The None of the Above Chorus:
bartman at netgate.net
Wed Apr 25 20:44:08 PDT 2001
Forest Simmons wrote:
> A more recent example: even a dud like Gore would have received more than
> 50% approval in the last election. Do we want to lower our standards below
> that level?
> Bart, I know that the fallacy in my reasoning is that I am taking the word
> "approval" literally instead of strategically. I know that there might be
> strategic advantages for approving fewer than half of the candidates in a
> large pool, so that the average candidate would receive less than 50%
I wouldn't say it was a fallacy, it's just that I didn't know you were
talking about the concept of approval, and not the method "approval
> But I think that argument is balanced by the one I gave before, i.e. the
> more students, the greater the potential for at least one passing.
> There is a tension between these two arguments, so let's think about the
> extreme cases:
> We already considered the one extreme of a two way race, and found that a
> 50% cutoff was reasonable there.
> At the other extreme, suppose we have 100 candidates for a single
> position. Shouldn't at least one of them be outstanding enough to get
> more than 50% approval? If not, I would say, "What a dismal bunch of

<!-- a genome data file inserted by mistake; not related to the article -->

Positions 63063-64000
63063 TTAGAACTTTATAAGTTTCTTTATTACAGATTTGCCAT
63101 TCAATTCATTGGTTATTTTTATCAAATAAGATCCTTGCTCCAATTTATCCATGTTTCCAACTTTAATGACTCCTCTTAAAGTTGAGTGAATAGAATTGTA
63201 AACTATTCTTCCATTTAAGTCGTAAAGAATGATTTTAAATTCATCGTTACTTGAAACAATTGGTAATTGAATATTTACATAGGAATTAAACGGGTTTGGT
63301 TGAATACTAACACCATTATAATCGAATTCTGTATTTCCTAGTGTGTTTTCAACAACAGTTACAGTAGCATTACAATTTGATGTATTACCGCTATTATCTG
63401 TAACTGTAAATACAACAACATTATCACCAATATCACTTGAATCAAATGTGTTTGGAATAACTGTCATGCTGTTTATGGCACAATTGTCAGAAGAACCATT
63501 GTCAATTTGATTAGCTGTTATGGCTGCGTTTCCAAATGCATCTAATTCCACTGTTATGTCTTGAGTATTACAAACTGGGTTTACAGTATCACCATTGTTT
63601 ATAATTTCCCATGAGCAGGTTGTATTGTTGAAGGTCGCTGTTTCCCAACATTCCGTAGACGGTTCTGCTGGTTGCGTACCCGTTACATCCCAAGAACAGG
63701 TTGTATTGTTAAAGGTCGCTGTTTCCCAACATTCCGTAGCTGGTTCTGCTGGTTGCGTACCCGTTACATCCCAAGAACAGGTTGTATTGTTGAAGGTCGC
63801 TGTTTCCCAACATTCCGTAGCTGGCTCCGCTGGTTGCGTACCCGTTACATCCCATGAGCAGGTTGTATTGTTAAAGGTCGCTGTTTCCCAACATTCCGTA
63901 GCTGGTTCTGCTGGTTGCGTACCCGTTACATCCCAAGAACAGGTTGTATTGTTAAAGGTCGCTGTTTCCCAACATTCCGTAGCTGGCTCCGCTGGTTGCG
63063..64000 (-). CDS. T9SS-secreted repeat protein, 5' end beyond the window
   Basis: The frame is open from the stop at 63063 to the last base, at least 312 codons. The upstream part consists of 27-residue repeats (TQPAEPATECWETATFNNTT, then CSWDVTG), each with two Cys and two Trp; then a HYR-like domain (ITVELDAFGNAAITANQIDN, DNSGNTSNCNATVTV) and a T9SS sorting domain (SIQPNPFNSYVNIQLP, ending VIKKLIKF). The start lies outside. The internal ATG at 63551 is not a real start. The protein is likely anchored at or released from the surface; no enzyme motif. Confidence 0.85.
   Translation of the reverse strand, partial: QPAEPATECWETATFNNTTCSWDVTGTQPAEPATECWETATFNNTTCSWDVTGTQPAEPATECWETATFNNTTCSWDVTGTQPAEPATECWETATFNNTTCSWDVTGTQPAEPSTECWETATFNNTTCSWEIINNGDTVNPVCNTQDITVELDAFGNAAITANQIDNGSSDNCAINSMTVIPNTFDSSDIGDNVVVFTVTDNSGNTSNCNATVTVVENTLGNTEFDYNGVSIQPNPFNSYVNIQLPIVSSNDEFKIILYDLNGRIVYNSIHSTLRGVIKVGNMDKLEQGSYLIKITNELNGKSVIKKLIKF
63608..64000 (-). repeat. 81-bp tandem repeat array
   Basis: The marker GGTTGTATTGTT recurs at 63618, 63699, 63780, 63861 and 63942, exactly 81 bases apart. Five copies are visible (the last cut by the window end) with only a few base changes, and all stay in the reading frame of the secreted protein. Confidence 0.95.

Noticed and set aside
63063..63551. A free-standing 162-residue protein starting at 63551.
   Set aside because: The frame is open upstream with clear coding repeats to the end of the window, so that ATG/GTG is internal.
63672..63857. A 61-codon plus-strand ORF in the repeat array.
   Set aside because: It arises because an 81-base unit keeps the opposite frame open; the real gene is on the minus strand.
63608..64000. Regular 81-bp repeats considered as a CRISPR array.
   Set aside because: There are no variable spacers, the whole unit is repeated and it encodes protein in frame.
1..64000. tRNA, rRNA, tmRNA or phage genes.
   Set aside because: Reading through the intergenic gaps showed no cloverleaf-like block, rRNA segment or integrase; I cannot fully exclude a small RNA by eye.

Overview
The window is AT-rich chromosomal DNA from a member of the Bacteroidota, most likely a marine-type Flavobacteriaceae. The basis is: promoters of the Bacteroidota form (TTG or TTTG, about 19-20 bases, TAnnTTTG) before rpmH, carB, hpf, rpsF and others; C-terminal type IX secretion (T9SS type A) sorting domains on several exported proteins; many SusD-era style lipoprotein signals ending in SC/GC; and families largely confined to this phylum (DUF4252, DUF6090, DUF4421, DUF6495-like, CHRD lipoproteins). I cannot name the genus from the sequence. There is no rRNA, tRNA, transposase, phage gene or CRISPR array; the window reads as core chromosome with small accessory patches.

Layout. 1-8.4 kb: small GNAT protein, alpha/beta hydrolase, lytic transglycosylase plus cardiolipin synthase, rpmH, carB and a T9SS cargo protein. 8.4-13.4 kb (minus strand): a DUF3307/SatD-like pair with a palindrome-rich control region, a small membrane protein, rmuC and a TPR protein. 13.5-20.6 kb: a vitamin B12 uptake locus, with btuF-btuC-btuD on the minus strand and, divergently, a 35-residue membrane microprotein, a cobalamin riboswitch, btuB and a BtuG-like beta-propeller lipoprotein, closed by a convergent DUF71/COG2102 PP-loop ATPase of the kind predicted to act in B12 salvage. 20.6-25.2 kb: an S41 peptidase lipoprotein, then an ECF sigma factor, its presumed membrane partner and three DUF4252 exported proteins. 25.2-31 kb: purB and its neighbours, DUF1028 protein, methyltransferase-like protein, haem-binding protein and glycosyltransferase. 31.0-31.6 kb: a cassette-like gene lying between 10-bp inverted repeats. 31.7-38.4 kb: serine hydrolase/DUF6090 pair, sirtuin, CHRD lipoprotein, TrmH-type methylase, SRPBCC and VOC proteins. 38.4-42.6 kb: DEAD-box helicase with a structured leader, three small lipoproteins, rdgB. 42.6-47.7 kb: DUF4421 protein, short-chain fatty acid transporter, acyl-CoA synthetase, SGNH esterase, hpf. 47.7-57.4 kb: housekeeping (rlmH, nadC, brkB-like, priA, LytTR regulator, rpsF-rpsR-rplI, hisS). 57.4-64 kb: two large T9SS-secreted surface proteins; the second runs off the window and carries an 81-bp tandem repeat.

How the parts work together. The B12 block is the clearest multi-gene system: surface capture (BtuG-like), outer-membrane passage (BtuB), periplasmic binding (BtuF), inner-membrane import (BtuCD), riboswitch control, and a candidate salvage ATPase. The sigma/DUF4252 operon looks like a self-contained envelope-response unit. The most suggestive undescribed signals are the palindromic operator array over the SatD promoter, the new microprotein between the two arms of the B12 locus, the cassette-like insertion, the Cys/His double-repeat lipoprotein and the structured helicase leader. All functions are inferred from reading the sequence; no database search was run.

> clown clones!"
> It's like measuring goodness of fit with least squares methods. The
> more degrees of freedom, the better the fit has to be in order to measure
> up. If the error doesn't have a decrease commensurate with the increase in
> degrees of freedom, then the additional explanatory variables are
> considered insignificant and discarded.
> Increasing the number of candidates is like increasing the number of
> degrees of freedom. If an increase in candidates doesn't bring a
> commensurate increase in voter approval, then the additional candidates
> should be discarded, in my opinion.
> But maybe I'm way off base here. I've been assuming that you thought 50%
> was too high. Maybe you meant it was too low.
I wouldn't say 50% was necessarily too high or too low, just that it was
completely arbitrary. It really depends on the makeup of the
If the voting public consists of four mutually feuding groups of roughly
equal size, then you might be lucky to find someone acceptable to 35%.
You could keep disqualifying candidates and re-running the election, but
there is no guarantee that the next time will be better. You may just
deplete the pool of willing candidates, and end up with someone even
worse than in the first round.
Then again, you may have a homogenous society with plenty of competent,
well educated people willing to serve. So maybe you have 90 excellent
candidates, and 10 clunkers who drag down the average. In that case,
the optimal strategy would be to vote for most of the candidates, and a
winner with 70-80% might not be unreasonable.
Maybe one reason I naturally recoil at the 50% figure, is the fact that
the pro-IRV groups (or group) use that as part of their "majority"
argument, which is really based on compound fallacies. Except when
there are exactly two candidates (or when doing a pairwise comparison),
the 50% figure has no particular significance, other than the fact that
it happens to be a round number.
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